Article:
Tuesday, February 20, 2007

Jeter's Response

After Alex Rodriguez finally fessed up to the evaporating friendship between he and Derek Jeter on Monday, it was the Captain's turn. This morning Jeter gave his take on things:

"I don't have a rift with Alex," the New York Yankees captain said Tuesday. "We go out there. We work together. This is our fourth year to be playing together. It's annoying to hear about it all the time. Everyone assumes they know what our relationship is. Everyone assumes -- they see us on the field, if one person gives another one a look, it's a story. If we're at opposite ends of the bench, people say it's a story."

"I don't see the relevance of it," Jeter said. "It has no bearing on us playing baseball."

Jeter refused to say how close he and Rodriguez are away from the ballpark.

"How would I characterize it? I would characterize it as it doesn't make a difference," he said. "What we do away from the field, how much time we spend together, really makes no difference when we're playing."

"From Day One I've said I support Alex," he said. "The only thing I'm not going to do is tell the fans what to do. ... I don't think it's my job to tell fans to boo or not to do."
It's not clear what people wanted to hear from Derek. Some thought he would simply brush A-Rod's comments aside and tell the media he will talk about baseball because his private life is just that. Other's thought he may lean toward a more artificial response. Personally, I would have liked to have heard Jeter agree more and display less combativeness.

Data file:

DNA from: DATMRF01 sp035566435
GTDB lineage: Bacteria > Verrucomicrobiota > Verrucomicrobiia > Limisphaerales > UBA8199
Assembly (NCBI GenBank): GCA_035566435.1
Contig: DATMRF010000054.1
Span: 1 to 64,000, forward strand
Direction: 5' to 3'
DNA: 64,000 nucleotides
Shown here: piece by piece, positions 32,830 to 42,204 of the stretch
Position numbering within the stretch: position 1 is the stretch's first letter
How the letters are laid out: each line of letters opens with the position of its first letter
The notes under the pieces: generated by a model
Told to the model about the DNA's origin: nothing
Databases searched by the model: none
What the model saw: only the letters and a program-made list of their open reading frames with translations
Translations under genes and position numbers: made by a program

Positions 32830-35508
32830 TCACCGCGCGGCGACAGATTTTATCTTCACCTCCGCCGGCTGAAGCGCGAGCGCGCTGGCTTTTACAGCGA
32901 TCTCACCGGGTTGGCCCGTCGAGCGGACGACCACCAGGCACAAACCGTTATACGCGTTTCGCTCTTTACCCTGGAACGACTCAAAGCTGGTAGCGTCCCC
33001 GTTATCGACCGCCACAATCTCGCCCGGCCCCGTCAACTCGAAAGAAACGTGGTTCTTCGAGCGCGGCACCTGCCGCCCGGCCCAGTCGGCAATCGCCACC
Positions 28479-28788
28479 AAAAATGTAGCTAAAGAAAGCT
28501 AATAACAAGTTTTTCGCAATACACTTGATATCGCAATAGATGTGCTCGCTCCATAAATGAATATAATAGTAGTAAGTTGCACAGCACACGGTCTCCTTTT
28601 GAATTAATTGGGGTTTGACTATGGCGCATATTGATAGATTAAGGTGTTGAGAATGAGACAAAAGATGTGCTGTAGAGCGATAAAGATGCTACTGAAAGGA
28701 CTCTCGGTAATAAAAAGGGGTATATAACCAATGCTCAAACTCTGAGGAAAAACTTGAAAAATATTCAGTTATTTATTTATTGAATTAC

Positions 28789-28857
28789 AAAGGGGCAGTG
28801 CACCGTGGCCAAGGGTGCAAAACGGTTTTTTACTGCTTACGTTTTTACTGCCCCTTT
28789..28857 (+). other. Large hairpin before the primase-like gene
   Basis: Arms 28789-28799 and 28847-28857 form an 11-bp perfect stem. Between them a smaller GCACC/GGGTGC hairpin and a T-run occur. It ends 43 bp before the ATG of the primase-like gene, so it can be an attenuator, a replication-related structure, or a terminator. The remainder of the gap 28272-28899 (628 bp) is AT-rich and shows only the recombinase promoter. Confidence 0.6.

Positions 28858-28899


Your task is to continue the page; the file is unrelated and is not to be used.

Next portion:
Regardless, the fact that Jeter officially spoke up about the actual situation may be in a way, therapeutic. The only way that A-Rod can truly succeed revolves around his desensitizing himself from trivialities, protecting his confidence instead of his image. I think he's taken his first step in doing so.

Again, Peter Abraham has audio of the Jeter interview, as well as the Captain's well-founded hate for the new hats.

Maybe the fans can take their cue from this dysfunctional relationship and start supporting Alex a bit more than they mercilessly boo him. The booing eventually became the "in thing" to do and instead of cheering on the team, fans decided to string up the individual. It was like an audience power-trip. We knew that the player was hurting from fans' reaction, so we were intrigued, even compelled to continue prodding the roadkill.

The point is not that Alex Rodriguez does not deserve his share of Bronx cheers, hell I've even booed him when he's struck out with the bases loaded. The point is that booing every little idiosyncrasy is not chique, it's moronic and by extension detrimental to the team you're following. As Jeter would say, "I'm not telling the fans not to boo," but I do think they need to pick their spots.

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